Eagle County pushes COVID-19 vaccination before variants catch up | VailDaily.com

Eagle County pushes COVID-19 vaccination before variants catch up

As of this week, 42% of local population has received at lease one dose

Corrie Crane, left, of Beaver Creek does push-ups while waiting with Collin Jones in the COVID-19 vaccination clinic line at the Gypsum Recreation Center last week. Crane said they had been waiting 40-minutes already and planned to wait about two hours for the vaccine.
Photo by Kristin Anderson

Throughout the COVID-19 global pandemic, there have been two primary battles. One is the disease itself. The other is human nature.

That double threat is especially problematic now that we have entered the pandemic end game.

“We are fighting two things. We are working to get people vaccinated before human behaviors and variants catch up with us,” said Birch Barron, the county’s emergency management director, during his weekly address Tuesday to the county commissioners.

Eagle County remains in the Level Yellow “concerned” stage of the state’s COVID-19 risk meter. There were 139 new local cases of COVID-19 reported over the past seven days.

“We still have a lot of disease spread,” Barron said. “Eagle County has the third highest level of disease spread in the state, but our number of severe cases remains low.”

Statewide data shows that, this week, only Pitkin County and Summit County have higher disease spread figures than Eagle County.

Barron also noted that the county has 30 confirmed cases of the UK COVID-19 variant. The Centers for Disease Control and Prevention says this variant spreads more easily and quickly than other variants and may be more deadly. While studies are under way to confirm the finding, the CDC believes current vaccines provide protection against the new variants.

“We are running a race against time to get as many people vaccinated as possible before newer variants become widespread,” Barron said.

Eagle County remains in the Level Yellow “concerned” stage of Colorado’s COVID-19 risk meter.
Special to the Daily

Vaccination effort

As of this week, 42% of Eagle County’s population has received at least one dose of COVID-19 vaccine. “That is significantly higher than the national average,” Barron said.

To date, there have been 33,400 doses of vaccine administered in Eagle County and there are now 17,900 fully vaccinated residents in the county. Among the 70 and older age group, 87% of the county population has received at lease one dose of vaccine.

Barron added that over the past 14 days, no new COVID-19 cases were reported among county residents age 70 and older. Additionally, there have been no new cases for the past two weeks among fully-vaccinated residents age 60 and older. But there has been some disease spread among people age 60-69 who have received only one dose of vaccine or who received both doses but had not reached the full vaccination stage, which is two weeks after the second shot of the Pfizer or Moderna vaccine or the single shot of the Johnson & Johnson vaccine.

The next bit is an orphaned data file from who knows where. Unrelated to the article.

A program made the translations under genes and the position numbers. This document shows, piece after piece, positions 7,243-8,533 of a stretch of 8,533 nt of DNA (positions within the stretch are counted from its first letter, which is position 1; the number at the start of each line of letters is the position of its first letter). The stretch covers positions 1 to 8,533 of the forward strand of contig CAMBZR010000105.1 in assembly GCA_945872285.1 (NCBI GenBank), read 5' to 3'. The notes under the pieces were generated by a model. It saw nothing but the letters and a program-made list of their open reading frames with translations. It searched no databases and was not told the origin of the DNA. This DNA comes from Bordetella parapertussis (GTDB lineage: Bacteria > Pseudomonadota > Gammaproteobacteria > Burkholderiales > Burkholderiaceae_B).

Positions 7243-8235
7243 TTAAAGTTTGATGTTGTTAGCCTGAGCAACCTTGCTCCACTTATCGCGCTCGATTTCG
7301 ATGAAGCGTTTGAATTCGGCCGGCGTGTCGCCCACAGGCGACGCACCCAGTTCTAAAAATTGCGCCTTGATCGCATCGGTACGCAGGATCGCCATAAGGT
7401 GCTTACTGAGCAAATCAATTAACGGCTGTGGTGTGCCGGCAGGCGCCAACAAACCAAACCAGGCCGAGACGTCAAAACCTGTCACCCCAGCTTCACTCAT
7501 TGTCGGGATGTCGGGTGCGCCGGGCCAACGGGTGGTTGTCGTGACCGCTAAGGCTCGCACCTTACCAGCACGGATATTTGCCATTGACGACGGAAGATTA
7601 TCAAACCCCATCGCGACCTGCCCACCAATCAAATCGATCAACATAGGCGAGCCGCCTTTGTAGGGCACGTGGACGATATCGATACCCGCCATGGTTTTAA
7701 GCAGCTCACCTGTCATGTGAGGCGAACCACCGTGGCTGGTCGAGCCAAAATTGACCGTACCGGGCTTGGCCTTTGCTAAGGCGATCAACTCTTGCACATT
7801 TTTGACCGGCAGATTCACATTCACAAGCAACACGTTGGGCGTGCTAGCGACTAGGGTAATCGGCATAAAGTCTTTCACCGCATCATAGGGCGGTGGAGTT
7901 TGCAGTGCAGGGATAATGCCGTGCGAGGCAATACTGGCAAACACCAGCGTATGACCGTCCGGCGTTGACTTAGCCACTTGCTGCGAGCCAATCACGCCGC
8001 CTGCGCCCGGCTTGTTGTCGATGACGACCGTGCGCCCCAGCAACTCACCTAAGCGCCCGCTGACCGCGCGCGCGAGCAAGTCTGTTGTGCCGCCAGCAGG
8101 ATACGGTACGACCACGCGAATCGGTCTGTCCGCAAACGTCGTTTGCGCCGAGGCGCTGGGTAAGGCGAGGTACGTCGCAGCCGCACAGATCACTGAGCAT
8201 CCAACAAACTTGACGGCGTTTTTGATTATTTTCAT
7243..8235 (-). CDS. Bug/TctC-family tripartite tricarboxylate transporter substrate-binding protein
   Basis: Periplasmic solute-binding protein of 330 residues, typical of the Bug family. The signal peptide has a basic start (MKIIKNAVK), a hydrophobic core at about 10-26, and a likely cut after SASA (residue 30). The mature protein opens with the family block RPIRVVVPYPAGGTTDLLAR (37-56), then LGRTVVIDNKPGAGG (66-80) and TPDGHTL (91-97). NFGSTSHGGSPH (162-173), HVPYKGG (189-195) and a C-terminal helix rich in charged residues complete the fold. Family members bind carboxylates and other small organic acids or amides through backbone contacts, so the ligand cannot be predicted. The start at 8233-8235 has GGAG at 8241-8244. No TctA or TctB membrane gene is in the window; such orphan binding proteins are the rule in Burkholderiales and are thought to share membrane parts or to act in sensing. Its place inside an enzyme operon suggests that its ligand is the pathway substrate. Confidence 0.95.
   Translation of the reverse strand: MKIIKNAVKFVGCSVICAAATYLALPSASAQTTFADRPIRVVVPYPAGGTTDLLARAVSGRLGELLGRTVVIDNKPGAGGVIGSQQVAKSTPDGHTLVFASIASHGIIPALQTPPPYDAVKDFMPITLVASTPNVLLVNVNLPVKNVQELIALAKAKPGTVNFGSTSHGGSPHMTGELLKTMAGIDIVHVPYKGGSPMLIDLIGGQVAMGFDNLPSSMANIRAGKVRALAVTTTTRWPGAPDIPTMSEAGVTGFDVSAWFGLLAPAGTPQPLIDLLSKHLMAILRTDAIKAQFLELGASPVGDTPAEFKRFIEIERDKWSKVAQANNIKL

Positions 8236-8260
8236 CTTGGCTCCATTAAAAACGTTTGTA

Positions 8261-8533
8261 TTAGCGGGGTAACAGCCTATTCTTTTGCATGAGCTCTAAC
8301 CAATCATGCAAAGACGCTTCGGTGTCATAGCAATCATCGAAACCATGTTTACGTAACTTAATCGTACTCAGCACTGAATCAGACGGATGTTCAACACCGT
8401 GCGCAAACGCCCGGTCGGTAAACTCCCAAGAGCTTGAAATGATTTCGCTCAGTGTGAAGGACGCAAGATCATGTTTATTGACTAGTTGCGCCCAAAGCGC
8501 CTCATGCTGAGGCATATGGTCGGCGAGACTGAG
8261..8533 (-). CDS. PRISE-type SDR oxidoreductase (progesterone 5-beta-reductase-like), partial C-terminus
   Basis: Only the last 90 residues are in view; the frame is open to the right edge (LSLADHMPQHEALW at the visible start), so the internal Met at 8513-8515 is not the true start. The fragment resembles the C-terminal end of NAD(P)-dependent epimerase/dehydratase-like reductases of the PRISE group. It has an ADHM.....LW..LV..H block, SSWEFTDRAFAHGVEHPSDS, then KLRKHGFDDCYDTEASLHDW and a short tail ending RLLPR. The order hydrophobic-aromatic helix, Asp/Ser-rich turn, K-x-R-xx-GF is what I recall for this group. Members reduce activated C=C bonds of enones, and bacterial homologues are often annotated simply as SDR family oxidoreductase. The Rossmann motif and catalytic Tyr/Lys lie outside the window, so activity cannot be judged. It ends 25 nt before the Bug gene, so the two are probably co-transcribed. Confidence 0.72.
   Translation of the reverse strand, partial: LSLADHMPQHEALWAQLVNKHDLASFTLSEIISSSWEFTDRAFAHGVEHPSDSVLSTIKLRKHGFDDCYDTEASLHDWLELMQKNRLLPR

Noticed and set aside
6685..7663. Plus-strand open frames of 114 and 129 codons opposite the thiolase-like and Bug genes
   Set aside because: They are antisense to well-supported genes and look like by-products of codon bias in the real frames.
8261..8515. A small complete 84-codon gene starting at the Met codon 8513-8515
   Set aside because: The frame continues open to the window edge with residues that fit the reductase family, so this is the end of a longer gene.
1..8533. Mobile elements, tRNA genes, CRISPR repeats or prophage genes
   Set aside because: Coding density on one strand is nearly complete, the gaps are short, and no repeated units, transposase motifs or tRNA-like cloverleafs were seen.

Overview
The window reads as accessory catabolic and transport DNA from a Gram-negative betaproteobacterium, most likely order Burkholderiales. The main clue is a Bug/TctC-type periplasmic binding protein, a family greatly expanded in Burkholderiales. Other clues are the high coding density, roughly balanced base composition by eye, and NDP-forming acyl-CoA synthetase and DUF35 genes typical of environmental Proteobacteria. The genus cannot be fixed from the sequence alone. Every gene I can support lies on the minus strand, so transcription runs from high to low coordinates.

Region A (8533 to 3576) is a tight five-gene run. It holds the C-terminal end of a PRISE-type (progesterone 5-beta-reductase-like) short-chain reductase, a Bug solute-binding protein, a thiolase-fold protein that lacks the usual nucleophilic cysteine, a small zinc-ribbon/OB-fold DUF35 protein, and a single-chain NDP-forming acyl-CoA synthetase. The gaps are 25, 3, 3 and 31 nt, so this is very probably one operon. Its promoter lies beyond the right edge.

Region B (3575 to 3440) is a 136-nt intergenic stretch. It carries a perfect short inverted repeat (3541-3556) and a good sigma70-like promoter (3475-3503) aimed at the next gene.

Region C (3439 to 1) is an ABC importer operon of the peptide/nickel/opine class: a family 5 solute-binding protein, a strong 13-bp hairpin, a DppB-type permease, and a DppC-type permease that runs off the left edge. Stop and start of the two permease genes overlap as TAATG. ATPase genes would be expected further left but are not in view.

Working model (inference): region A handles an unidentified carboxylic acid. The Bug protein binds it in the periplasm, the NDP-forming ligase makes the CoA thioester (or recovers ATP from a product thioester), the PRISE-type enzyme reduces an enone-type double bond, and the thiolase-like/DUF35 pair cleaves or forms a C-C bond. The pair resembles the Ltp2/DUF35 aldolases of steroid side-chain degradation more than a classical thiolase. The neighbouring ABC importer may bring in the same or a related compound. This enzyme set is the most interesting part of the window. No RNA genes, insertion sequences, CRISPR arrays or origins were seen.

“High risk social environments are where we are seeing the spread,” said Barron. “We are seeing a lot spread in high risk situations where some of the people in the group are fully vaccinated.”

Monday’s announcement

On Monday, Colorado Gov. Jared Polis announced vaccination for the general public, for people over the age of 16, can begin on Friday, April 2.

“People in that group are welcome to register for vaccination at eaglecountycovid.org,” Barron said, “but we will not being vaccinating that group locally until we have completed vaccination of the people on the wait list for the current group.”

He noted the county continues to learn, week-to-week, how much vaccine will be available locally. Last week 3,450 doses, including 3,000 first doses, were sent. This week, a much smaller shipment is anticipated. That means smaller clinics at Vail Health and through Eagle County Public Health are anticipated.

“The goal is to provide vaccination to the people who are at highest risk and unable to get to other clinics,” Barron noted.

One such effort at the Gypsum Recreation Center last week resulted in a large surge of local residents.

“We had to turn away 600 people last week in Gypsum,” Barron said. Residents’ desire to be vaccinated, combined with the erratic vaccine supply, resulted in that large crowd. He hopes to avoid similar situations as vaccination eligibility expands.

“Everybody just wants to know when they can get their shot,” Barron said. He wishes he could tell them.

“It depends on supply and there is very little predictability,” he noted.

Barron urged residents to remain patient for a few more weeks as the vaccination push continues. And, he added, there is a bright side to the the current situation.

“It is a positive sign that there is a lot of people locally, clamoring to get vaccinated,” he said.

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